COINs database opened up
Government spending has always been enigmatic. Ministers blithely stand at the despatch box to speak of a billion here and a billion there as if it means nothing to talk of money in these terms.
And somehow, this money – our money – vanishes into the complex world of Whitehall, and the number of people who can tell you where the money ended up is vanishingly small. Freedom of Information campaigners have sought for years to get access to details of government spending, only to be stymied at every turn. But now, in a bold reversal of that policy, the database used by the Treasury to overlook spending – the Combined Online Information System – has been published in open formats.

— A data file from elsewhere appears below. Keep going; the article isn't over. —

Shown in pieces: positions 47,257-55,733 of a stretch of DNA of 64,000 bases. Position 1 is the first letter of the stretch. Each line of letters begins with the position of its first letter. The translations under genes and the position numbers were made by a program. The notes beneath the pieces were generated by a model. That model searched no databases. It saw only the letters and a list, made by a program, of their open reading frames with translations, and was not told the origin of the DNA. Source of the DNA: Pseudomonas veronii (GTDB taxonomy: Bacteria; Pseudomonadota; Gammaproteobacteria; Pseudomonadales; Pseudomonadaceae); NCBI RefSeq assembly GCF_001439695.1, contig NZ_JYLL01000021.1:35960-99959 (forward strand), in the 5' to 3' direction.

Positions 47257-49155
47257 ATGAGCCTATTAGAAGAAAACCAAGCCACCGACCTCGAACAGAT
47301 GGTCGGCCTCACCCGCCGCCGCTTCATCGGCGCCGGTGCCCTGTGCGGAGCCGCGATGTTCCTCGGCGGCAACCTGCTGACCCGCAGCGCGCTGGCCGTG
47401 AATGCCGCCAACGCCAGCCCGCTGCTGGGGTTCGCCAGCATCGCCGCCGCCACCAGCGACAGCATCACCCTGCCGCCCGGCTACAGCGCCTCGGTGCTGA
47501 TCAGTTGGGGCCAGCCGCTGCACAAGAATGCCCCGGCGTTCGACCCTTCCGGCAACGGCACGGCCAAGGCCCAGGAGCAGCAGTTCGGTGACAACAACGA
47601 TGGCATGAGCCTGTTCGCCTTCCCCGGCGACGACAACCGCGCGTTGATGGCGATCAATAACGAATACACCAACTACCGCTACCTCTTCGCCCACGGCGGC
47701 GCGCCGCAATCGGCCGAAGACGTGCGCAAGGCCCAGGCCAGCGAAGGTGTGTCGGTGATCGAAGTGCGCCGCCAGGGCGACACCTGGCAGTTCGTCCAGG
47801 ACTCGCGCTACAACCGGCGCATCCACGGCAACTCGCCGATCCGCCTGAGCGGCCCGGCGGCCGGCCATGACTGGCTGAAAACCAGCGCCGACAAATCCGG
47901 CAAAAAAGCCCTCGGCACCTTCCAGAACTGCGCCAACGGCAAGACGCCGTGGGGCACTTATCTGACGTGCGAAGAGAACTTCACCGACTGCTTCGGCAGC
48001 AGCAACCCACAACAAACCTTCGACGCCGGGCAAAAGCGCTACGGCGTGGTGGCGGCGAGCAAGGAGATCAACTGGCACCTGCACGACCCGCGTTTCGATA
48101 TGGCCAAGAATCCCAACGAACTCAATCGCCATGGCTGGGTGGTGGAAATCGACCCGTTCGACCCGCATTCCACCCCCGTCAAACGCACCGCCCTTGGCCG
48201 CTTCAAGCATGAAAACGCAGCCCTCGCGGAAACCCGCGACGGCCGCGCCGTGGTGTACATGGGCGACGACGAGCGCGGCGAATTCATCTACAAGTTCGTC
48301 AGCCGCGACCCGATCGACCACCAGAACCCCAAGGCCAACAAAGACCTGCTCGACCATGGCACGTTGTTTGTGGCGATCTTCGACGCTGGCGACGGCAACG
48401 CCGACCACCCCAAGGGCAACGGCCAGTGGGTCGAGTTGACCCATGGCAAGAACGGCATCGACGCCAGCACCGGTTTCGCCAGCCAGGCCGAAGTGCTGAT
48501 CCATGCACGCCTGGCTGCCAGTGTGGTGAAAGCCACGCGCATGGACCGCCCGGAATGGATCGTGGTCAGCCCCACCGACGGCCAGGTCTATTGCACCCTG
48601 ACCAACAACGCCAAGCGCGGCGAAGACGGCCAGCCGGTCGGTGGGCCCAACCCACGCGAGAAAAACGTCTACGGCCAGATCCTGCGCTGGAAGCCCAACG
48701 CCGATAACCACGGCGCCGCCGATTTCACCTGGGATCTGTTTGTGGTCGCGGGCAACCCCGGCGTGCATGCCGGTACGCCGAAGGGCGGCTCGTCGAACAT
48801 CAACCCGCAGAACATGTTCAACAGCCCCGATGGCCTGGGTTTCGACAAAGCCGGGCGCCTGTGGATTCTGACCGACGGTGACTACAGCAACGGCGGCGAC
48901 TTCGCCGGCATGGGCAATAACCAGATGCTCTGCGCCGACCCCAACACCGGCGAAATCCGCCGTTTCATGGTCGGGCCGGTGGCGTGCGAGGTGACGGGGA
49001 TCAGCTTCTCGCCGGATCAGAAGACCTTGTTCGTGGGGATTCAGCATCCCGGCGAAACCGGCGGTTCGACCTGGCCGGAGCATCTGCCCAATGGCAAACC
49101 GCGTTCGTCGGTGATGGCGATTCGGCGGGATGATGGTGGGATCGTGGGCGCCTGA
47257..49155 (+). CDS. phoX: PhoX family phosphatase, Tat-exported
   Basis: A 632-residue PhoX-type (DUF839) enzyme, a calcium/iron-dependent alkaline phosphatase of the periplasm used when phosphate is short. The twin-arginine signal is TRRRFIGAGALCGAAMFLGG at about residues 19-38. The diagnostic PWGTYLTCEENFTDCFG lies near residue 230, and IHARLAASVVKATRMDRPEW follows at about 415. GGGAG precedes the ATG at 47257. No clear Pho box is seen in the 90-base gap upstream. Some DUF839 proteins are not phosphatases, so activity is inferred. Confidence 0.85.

Such is the complexity of the database that the Government is anticipating that useful analysis will come from independent experts rather than Government mandarins. The BBC has the story covered in more depth here, but we already think this is a marvellous idea with huge potential to shift the relationship between people and their government in the people’s favour.
Perhaps the best early adaptation of the data can be found at wheredoesmymoneygo.org - which while lacking granular detail has amazing visualisations of where our money is currently being spent.